Our current projects and research themes
CliFord (2022 - 2025)
Climate change and sustainability in Norwegian Fjords.
WP3 Biophysical interactions; WP3 PI: N. Gallo
The anthropogenic pressure on Norwegian fjords is increasing, and there are repeated reports on deteriorating conditions in the deep fjord basins. Meanwhile, climate trends in the offshore waters affect the renewal of these deep-basin waters. To sustainably manage our fjords, we need to understand how present and past changes in the physical and geo-chemical environment impact the fjord ecosystem. The main objective of CLIFORD is to study how climate change will alter the carrying capacity of Norwegian fjords and improve modelling tools.
This work program will examine the ecological impacts of physical drivers of change in the fjord ecosystems. The ecological impacts of recent climate-related deoxygenation events in western Norwegian fjords remain unknown. We will address this knowledge gap using existing time series, new observations, and numerical models. The RCN-funded HypOnFjordFish project has a unique ecological time series from Masfjorden of mesopelagic and demersal communities during the time period when the fjord transitioned from a well to poorly oxygenated system (2011-2021). Analysis of this time series will be paired with additional field campaigns to Masfjorden and contrasting fjords, to examine how climate-relevant variables (e.g. O2, pH, temperature, freshwater input) affect the community composition, abundance, and diversity of pelagic and demersal species in the fjords. Since benthic trawling is no longer permitted in most fjords due to internet cables, an autonomous seafloor lander will be used to collect data on the benthic community.
The deep-sea lander, DOV BEEBE, can collect paired physical, biological, and biogeochemical timeseries at pre-programmed intervals and will be deployed for ~1-month periods to sill and fjord bottom depths to examine seafloor community composition, diversity, and abundance, under hypoxic/low pH versus well-oxygenated/high pH conditions. DOV BEEBE has previously been used to characterize seafloor community responses to deep water oxygen variability in the Southern California Bight (Gallo et al. 2020) and will be transported to UiB from the Scripps Institution of Oceanography.
Gallo ND, Hardy K, Wegner NC, Nicoll A, Yang H, Levin LA (2020) Characterizing deepwater oxygen variability and seafloor community responses using a novel autonomous lander. Biogeosciences 17:3943-3960
Hypoxia effects On Fjord Fish: harnessing the power of multidisciplinary studies.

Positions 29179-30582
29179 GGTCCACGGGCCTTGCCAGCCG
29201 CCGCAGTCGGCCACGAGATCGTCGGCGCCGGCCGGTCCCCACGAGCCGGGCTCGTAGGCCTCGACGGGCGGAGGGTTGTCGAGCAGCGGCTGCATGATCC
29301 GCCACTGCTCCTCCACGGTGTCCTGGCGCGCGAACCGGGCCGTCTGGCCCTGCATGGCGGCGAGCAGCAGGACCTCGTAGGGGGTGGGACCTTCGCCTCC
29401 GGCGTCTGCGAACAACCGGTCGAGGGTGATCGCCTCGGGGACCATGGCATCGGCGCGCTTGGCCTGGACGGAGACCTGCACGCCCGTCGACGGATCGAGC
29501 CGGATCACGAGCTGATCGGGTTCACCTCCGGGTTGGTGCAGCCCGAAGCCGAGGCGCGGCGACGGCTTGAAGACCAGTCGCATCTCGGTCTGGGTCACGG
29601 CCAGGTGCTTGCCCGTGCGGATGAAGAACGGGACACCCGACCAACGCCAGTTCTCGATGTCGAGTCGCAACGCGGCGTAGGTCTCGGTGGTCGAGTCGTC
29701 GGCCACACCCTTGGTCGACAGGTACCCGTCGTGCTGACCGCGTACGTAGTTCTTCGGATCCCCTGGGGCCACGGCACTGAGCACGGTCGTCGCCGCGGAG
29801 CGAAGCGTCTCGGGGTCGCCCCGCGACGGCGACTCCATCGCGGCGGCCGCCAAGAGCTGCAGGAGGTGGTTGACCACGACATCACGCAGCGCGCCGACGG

NFR: NOK 12 mill; PI: A. G. V. Salvanes
This project uses West Norwegian fjords as natural infrastructures to generate new knowledge on the effects of hypoxia on mesopelagic and demersal fish communities. Such information is needed for sustainable management of marine resources, and for determining optimal coastal and fjord sites for fish farming, representing one of Norway's largest, most successful industries. Deoxygenation linked to ocean warming is a large concern worldwide. Loss of oxygen is pronounced in the open ocean, occurring in coastal waters, enclosed seas, and fjords. Little is known on how hypoxia affects marine ecosystems. Studies are difficult in open oceanic ecosystems but are more readily conducted in enclosed systems. West Norwegian fjords are unique in this respect. Their gradients of hypoxia are tractable for study and provide natural parallels with open ocean gradients. Each fjord contains an ecosystem with many physical and biological processes similar and relevant to those of large oceanic ecosystems. Masfjorden has repeatedly been sampled over the years, and it is documented that this fjord turned hypoxic in 2016. We have unique data from before and after 2016, enabling the study of deoxygenation effects on a well-documented ecosystem. It also serves as a comparison with other fjords on the effects of oxygen loss on vertical migration behaviors, fish physiology, trophic interactions, behavioral responses to changes, growth, and consequences for populations and communities. In addition, we will use advanced technology to examine if trace-element deposition in earstones from a long-lived deep-water fish provides information about previous periods of low oxygen levels in the fjords. We will also attempt to establish lab populations for two mesopelagic species for studies of physiology and growth. Outreach from the project is regularly published on the project web page where also our work packages are presented.